Were those people there to protest or persuade? If the former, then maybe it doesn’t matter how the participants come across to the general public. Perhaps those in the gun rights movement are thrilled to see people carrying guns around — and, for all we know, maybe they’re also excited to see provocative signs and execution equipment. But if the purpose of Monday’s event was legitimately to lobby the General Assembly, then all those guns, and those poor-taste signs, and that guillotine, were completely counter-productive.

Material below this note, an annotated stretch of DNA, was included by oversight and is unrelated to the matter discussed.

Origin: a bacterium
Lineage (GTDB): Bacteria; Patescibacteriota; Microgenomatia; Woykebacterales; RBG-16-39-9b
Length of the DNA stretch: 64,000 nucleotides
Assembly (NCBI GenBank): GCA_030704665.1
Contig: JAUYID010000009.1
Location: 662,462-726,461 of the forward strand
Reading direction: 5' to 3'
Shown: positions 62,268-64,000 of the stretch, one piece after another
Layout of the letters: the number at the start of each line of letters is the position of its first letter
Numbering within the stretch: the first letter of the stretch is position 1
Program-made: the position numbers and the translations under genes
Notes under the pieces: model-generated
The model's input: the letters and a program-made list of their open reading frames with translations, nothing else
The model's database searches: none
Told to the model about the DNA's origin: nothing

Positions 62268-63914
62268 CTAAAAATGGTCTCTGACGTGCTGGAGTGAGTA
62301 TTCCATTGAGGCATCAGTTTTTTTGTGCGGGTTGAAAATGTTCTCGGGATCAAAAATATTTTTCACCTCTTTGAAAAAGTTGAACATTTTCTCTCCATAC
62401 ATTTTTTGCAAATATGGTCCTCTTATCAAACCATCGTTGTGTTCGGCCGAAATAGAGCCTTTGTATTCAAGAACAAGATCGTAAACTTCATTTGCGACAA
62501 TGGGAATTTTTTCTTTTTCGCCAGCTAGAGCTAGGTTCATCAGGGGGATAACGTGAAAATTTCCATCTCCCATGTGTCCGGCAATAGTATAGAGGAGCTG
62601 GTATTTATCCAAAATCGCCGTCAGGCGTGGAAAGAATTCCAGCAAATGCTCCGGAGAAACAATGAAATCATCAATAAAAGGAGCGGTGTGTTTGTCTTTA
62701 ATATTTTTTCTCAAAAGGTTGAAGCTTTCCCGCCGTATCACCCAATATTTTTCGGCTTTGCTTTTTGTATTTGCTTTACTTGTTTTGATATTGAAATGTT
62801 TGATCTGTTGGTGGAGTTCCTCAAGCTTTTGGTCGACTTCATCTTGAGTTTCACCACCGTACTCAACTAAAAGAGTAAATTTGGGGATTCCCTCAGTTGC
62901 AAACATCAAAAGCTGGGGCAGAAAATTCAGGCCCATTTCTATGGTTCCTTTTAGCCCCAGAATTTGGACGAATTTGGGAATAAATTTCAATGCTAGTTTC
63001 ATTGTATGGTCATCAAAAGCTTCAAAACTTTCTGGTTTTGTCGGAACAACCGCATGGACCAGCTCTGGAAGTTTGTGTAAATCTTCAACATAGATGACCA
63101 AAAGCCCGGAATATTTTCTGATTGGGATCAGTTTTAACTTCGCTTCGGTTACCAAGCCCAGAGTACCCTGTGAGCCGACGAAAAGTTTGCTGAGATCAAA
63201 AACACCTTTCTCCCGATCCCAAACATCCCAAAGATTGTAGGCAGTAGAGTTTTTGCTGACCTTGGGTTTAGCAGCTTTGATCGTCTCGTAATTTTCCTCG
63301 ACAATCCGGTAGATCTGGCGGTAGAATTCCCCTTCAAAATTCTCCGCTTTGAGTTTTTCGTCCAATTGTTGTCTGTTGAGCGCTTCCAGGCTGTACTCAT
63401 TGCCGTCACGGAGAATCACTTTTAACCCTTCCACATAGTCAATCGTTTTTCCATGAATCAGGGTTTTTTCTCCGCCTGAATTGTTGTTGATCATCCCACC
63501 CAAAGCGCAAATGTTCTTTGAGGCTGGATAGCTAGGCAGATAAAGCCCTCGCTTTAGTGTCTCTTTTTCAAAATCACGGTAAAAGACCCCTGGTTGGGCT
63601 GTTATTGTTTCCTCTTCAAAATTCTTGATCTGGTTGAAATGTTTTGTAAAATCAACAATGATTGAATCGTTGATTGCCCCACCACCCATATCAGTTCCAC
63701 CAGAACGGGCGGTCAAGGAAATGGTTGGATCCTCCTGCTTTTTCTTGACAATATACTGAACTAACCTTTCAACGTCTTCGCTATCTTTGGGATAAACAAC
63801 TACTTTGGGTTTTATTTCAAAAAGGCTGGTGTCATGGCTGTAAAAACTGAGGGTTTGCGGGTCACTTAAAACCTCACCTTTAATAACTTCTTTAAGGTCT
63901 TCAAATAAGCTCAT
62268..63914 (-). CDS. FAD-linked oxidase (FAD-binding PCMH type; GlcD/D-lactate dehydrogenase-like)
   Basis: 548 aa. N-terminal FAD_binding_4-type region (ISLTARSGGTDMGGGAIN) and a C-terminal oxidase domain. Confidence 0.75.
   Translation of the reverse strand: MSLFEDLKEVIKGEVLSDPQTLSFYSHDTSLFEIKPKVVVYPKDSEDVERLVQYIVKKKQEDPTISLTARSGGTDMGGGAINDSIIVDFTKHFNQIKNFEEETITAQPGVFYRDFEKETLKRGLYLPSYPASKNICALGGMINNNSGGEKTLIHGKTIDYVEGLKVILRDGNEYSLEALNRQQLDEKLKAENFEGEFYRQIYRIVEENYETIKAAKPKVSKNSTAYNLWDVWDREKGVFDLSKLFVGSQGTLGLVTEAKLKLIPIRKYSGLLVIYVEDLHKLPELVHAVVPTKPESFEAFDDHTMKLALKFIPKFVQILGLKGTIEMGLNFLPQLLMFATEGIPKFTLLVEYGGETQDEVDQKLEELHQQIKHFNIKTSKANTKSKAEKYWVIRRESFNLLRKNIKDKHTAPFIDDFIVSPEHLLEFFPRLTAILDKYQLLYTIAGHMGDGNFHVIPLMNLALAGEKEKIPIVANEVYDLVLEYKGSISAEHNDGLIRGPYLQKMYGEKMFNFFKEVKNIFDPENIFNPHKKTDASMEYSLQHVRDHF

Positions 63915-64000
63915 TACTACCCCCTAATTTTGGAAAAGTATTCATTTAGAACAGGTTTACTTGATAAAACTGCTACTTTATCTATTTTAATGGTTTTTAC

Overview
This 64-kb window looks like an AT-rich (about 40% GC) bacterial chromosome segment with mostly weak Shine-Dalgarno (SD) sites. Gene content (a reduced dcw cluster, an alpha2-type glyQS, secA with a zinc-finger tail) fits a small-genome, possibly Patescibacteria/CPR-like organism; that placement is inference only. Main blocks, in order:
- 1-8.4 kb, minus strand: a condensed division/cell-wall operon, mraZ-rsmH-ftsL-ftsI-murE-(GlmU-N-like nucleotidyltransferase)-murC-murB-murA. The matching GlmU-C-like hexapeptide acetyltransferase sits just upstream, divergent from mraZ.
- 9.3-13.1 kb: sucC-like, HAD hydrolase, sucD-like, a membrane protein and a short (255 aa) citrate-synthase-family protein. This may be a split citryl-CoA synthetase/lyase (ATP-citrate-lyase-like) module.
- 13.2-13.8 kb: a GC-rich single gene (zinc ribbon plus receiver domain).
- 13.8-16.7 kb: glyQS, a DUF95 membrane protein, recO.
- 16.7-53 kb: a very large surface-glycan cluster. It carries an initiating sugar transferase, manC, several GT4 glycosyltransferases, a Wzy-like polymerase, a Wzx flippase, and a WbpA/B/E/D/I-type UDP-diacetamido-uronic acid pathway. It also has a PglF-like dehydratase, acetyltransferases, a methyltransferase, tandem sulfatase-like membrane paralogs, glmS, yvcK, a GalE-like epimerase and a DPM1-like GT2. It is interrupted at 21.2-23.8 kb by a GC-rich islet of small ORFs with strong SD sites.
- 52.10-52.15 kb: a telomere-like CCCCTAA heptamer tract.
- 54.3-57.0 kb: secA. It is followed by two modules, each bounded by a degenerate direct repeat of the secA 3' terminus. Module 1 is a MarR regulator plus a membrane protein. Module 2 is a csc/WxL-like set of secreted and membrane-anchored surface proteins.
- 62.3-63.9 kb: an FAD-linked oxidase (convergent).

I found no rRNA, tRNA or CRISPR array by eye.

The political reality: The legislature is now controlled by Democrats who are inclined to pass the gun bills that the gun rights lobbyists despise. Waving around guns in public as if this were some kind of cosplay convention for gun fetishists is not going to persuade any wavering Democrats (if there are any) that those bills are a bad idea. Nor is that going to win over any swing voters. Keep in mind that the whole reason the General Assembly is poised to pass stricter gun laws is because the gun rights side lost the last legislative elections. Short-term, the gun rights supporters would like to stop those bills, but long-term they need to win back control of the General Assembly. The electoral difficulty: Polls show Virginians like the bills the legislature is about to pass. The Wason Center for Public Policy at Christopher Newport University found in December that 86% of those surveyed are in favor of universal background checks, 73% back “red flag” laws that would allow courts to take guns away from someone deemed a threat and 54% agree that assault-style weapons should be banned. Parading around in camo with long guns slung over their shoulders is the worst possible thing that gun rights advocates could be doing. Ditto those unmentionable signs and the guillotine. None of those things will sway swing voters to their side. On the contrary, they will only harden negative stereotypes. The gun rights advocates need better public relations advice than what they’re getting, because all those things we saw Monday only help the other side.